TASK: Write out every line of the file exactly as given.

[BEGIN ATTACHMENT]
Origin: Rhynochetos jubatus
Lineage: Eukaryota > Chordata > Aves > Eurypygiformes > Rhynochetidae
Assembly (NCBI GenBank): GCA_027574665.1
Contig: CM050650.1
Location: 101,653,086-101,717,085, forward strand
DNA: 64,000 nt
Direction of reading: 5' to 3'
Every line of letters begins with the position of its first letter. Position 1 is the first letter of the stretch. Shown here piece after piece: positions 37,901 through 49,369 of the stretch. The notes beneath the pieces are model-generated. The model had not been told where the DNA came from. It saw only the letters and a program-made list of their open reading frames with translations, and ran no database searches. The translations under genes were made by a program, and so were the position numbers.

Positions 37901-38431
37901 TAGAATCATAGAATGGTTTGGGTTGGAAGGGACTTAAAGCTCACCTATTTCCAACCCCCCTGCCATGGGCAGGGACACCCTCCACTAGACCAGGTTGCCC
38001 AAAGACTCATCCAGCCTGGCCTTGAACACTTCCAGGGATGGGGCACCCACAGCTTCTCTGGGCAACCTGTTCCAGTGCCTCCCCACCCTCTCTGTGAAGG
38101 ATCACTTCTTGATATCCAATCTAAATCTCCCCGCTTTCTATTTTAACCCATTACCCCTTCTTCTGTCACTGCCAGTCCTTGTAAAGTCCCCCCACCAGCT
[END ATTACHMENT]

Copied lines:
Origin: Rhynochetos jubatus
Lineage: Eukaryota > Chordata > Aves > Eurypygiformes > Rhynochetidae
Assembly (NCBI GenBank): GCA_027574665.1
Contig: CM050650.1
Location: 101,653,086-101,717,085, forward strand
DNA: 64,000 nt
Direction of reading: 5' to 3'
Every line of letters begins with the position of its first letter. Position 1 is the first letter of the stretch. Shown here piece after piece: positions 37,901 through 49,369 of the stretch. The notes beneath the pieces are model-generated. The model had not been told where the DNA came from. It saw only the letters and a program-made list of their open reading frames with translations, and ran no database searches. The translations under genes were made by a program, and so were the position numbers.

Positions 37901-38431
37901 TAGAATCATAGAATGGTTTGGGTTGGAAGGGACTTAAAGCTCACCTATTTCCAACCCCCCTGCCATGGGCAGGGACACCCTCCACTAGACCAGGTTGCCC
38001 AAAGACTCATCCAGCCTGGCCTTGAACACTTCCAGGGATGGGGCACCCACAGCTTCTCTGGGCAACCTGTTCCAGTGCCTCCCCACCCTCTCTGTGAAGG
38101 ATCACTTCTTGATATCCAATCTAAATCTCCCCGCTTTCTATTTTAACCCATTACCCCTTCTTCTGTCACTGCCAGTCCTTGTAAAGTCCCCCCACCAGCT